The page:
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UN envoy moves to Somalia as violence rages
Envoy moves to Mogadishu for the first time in 17 years, amid violence in the southern and central parts of the country.
Last Modified: 25 Jan 2012 02:57
UN ambassador Augustine Mahiga (second left) moved to Mogadishu for the first time in 17 years [Reuters]

The UN special envoy to Somalia moved to Mogadishu for the first time in 17 years, signalling international support for a government fight against Islamist rebels and preparations for elections this year.

High-level officials from the UN have been based in neighbouring Kenya since 1995 because of security concerns, although its Political Office for Somalia had a few officers in the Somali capital.

Al-Shabab fighters withdrew from most of their bases in Mogadishu last August after sustained pressure from Somali and African Union troops, but violence still grips many parts of the country.

UN Special Representative for Somalia, Ambassador Augustine Mahiga, arrived on Tuesday at the airport in Mogadishu, where the UN flag was raised.

Mahiga was due to meet President Sheikh Sharif Ahmed and African Union force officials.

The UN said the move showed its commitment to supporting Somali leaders who adopted a political roadmap in September that is meant to lead to parliamentary and presidential elections in August, ending a series of fragile transitional governments.

"It is historic to bring the UN back to Somalia. The secretary-general told me I should go and join you to make the roadmap a reality," Mahiga said as he handed a letter from UN chief Ban Ki-moon to the Somali president.

Speaking in the presidency later, where Somali men performed a traditional dance, Mahiga called on UN agencies and other countries to send their representatives to be based in Somalia.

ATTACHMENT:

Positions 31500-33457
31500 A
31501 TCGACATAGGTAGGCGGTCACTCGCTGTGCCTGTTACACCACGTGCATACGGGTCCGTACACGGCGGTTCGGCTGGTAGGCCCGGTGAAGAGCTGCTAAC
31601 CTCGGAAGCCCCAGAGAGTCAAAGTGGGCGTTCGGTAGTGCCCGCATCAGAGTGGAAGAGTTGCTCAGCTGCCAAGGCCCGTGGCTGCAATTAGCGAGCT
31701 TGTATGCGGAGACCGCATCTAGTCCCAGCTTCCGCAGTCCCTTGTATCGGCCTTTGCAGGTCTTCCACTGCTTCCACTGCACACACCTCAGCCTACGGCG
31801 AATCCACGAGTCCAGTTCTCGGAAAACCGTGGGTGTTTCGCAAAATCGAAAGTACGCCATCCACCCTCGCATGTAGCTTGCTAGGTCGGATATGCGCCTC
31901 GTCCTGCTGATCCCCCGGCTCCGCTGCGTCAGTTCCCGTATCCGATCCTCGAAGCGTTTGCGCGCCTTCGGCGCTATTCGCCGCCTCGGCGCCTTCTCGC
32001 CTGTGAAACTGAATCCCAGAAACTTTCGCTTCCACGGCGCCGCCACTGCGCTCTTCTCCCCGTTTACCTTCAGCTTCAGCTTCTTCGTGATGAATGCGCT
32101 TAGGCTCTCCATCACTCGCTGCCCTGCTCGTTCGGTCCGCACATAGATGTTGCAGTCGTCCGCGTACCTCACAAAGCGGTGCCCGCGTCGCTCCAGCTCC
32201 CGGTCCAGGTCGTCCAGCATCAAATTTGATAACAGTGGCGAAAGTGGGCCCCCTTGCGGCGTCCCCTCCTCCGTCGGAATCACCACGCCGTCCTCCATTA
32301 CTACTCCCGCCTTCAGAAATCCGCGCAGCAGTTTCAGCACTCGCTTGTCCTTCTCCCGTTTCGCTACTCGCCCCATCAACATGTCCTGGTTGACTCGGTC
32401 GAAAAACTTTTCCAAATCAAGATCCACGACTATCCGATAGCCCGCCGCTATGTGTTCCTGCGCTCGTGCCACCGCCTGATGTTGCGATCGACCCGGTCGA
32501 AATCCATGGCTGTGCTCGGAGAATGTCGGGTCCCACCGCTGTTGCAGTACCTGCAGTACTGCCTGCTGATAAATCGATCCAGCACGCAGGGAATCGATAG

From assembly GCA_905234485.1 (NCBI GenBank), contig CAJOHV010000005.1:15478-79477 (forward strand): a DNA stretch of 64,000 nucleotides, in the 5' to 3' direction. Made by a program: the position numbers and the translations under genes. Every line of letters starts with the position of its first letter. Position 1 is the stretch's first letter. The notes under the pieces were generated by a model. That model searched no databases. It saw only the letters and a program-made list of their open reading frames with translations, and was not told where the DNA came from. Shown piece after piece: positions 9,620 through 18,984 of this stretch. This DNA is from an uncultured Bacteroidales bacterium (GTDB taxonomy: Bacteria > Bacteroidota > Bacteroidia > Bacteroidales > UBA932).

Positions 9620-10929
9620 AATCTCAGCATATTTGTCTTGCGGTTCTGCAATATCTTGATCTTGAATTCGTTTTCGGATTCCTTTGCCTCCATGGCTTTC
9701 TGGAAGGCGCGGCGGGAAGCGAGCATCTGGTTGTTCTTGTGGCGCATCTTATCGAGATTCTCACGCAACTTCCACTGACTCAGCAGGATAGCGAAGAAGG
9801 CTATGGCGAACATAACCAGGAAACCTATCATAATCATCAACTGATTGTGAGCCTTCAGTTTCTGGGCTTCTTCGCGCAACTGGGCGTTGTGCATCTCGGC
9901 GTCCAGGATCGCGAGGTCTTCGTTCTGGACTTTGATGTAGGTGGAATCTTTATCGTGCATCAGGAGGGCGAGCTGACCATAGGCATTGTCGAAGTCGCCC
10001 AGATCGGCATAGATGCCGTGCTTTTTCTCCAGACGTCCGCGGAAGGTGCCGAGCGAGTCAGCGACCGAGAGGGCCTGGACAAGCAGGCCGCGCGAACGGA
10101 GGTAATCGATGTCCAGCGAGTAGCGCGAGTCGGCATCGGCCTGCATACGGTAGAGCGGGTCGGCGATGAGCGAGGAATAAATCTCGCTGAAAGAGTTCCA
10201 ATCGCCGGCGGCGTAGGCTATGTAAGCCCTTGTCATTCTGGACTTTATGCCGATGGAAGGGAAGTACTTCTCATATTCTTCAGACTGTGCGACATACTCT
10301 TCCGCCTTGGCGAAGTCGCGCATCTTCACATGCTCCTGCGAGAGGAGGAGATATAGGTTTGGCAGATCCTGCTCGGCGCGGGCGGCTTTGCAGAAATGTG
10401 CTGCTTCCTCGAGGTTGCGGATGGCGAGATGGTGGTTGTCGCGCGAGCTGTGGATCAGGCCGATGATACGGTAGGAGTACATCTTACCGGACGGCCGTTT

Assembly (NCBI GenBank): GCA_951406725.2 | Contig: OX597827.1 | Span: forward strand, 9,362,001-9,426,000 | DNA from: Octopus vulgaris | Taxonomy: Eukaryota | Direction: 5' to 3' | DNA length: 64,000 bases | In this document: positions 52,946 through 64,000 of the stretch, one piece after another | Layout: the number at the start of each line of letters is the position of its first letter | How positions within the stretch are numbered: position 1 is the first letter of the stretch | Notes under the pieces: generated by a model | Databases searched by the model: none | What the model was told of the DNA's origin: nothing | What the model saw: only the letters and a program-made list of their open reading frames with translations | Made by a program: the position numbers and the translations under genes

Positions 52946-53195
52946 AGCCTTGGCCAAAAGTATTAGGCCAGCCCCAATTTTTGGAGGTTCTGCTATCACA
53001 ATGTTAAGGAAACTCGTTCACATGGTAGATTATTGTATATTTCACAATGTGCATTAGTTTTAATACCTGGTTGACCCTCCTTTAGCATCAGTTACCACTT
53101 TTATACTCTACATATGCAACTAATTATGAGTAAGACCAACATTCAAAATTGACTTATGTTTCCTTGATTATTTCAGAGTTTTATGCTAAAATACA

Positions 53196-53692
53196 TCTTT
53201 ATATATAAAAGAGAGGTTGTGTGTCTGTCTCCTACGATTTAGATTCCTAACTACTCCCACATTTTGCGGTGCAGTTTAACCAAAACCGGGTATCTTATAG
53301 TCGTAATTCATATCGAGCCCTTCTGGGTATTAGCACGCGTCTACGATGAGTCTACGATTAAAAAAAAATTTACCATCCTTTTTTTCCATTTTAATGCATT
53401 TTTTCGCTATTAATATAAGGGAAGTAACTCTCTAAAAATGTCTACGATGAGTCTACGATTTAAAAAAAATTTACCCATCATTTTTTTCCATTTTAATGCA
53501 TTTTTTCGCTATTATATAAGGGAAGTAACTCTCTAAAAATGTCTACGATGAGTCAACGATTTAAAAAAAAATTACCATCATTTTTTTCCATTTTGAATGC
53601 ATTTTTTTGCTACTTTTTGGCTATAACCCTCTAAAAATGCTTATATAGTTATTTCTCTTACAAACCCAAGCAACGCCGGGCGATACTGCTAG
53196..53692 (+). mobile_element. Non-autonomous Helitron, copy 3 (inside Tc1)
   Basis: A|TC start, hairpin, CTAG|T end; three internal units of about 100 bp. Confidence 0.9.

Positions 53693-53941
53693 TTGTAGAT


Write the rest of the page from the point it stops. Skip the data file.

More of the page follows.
Baladwayne attack

Somalia descended into chaos in 1991 after dictator Siad Barre was ousted. The first internationally backed transitional government was established in 2004 only to lose control to rebels and semi-autonomous administrations.

Al-Shabab, who control many parts of southern and central Somalia, have been able to launch guerrilla-style attacks in the capital despite a Kenyan, Ethiopian and Somali offensive.

On Tuesday, an al Shabaab fighter rammed a minibus loaded with explosives into a government building in Baladwayne, a town in central Somalia about 45km from Ethiopia.

"A minibus carrying explosives entered Baladwayne administration headquarters compound. Government soldiers tried to stop it by firing but all in vain," Hussein Aden, a senior military official, told the Reuters news agency by phone.

Aden said there was no immediate report of casualties and the area surrounding the compound had been sealed off.

Aden Abdulle, head of a armed group fighting alongside Somali and Ethiopian soldiers against al Shabaab, said the building housed Transitional Federal Government lawmakers and Ethiopian and Somali government soldiers.

Al-Shabab claimed responsibility for the attack.

"We carried the car bomb successfully into the Ethiopian and Somali base in Baladwayne this morning. Our brave driver is martyred. There we killed many Ethiopian and Somali troops on a parade," Al-Shabab spokesman Sheikh Abdiasis Abu Musab said.

Al-Shabab said in a statement it had killed 33 Ethiopian soldiers and wounded at least 72. There was no immediate comment from Addis Ababa.

Source:
Agencies
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